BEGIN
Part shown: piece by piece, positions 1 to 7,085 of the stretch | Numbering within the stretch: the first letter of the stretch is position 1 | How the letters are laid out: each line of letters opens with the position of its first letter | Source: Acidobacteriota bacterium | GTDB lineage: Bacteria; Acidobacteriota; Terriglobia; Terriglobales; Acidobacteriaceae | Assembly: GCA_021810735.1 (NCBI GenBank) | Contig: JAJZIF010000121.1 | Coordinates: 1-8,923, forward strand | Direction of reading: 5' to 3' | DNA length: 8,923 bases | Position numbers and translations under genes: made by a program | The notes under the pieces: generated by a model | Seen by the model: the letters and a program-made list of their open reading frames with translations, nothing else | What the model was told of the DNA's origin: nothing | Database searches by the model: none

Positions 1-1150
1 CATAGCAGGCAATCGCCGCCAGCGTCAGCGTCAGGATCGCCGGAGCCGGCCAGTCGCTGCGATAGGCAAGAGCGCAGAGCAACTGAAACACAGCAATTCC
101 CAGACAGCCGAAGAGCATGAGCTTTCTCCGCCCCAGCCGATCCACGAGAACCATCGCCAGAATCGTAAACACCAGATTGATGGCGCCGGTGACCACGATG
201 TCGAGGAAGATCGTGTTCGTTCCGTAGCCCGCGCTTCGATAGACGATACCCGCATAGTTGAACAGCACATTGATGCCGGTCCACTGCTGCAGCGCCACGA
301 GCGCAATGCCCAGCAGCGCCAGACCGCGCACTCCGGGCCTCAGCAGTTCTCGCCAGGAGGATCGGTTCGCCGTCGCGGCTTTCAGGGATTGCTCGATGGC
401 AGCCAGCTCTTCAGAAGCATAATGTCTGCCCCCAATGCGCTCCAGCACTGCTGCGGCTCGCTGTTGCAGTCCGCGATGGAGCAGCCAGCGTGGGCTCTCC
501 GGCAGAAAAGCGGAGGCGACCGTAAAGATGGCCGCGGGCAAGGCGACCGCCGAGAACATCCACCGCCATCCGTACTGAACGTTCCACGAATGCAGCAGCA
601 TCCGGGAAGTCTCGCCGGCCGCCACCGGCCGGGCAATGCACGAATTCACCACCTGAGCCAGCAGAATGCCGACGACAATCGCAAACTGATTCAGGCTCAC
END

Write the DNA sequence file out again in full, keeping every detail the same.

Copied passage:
Part shown: piece by piece, positions 1 to 7,085 of the stretch | Numbering within the stretch: the first letter of the stretch is position 1 | How the letters are laid out: each line of letters opens with the position of its first letter | Source: Acidobacteriota bacterium | GTDB lineage: Bacteria; Acidobacteriota; Terriglobia; Terriglobales; Acidobacteriaceae | Assembly: GCA_021810735.1 (NCBI GenBank) | Contig: JAJZIF010000121.1 | Coordinates: 1-8,923, forward strand | Direction of reading: 5' to 3' | DNA length: 8,923 bases | Position numbers and translations under genes: made by a program | The notes under the pieces: generated by a model | Seen by the model: the letters and a program-made list of their open reading frames with translations, nothing else | What the model was told of the DNA's origin: nothing | Database searches by the model: none

Positions 1-1150
1 CATAGCAGGCAATCGCCGCCAGCGTCAGCGTCAGGATCGCCGGAGCCGGCCAGTCGCTGCGATAGGCAAGAGCGCAGAGCAACTGAAACACAGCAATTCC
101 CAGACAGCCGAAGAGCATGAGCTTTCTCCGCCCCAGCCGATCCACGAGAACCATCGCCAGAATCGTAAACACCAGATTGATGGCGCCGGTGACCACGATG
201 TCGAGGAAGATCGTGTTCGTTCCGTAGCCCGCGCTTCGATAGACGATACCCGCATAGTTGAACAGCACATTGATGCCGGTCCACTGCTGCAGCGCCACGA
301 GCGCAATGCCCAGCAGCGCCAGACCGCGCACTCCGGGCCTCAGCAGTTCTCGCCAGGAGGATCGGTTCGCCGTCGCGGCTTTCAGGGATTGCTCGATGGC
401 AGCCAGCTCTTCAGAAGCATAATGTCTGCCCCCAATGCGCTCCAGCACTGCTGCGGCTCGCTGTTGCAGTCCGCGATGGAGCAGCCAGCGTGGGCTCTCC
501 GGCAGAAAAGCGGAGGCGACCGTAAAGATGGCCGCGGGCAAGGCGACCGCCGAGAACATCCACCGCCATCCGTACTGAACGTTCCACGAATGCAGCAGCA
601 TCCGGGAAGTCTCGCCGGCCGCCACCGGCCGGGCAATGCACGAATTCACCACCTGAGCCAGCAGAATGCCGACGACAATCGCAAACTGATTCAGGCTCAC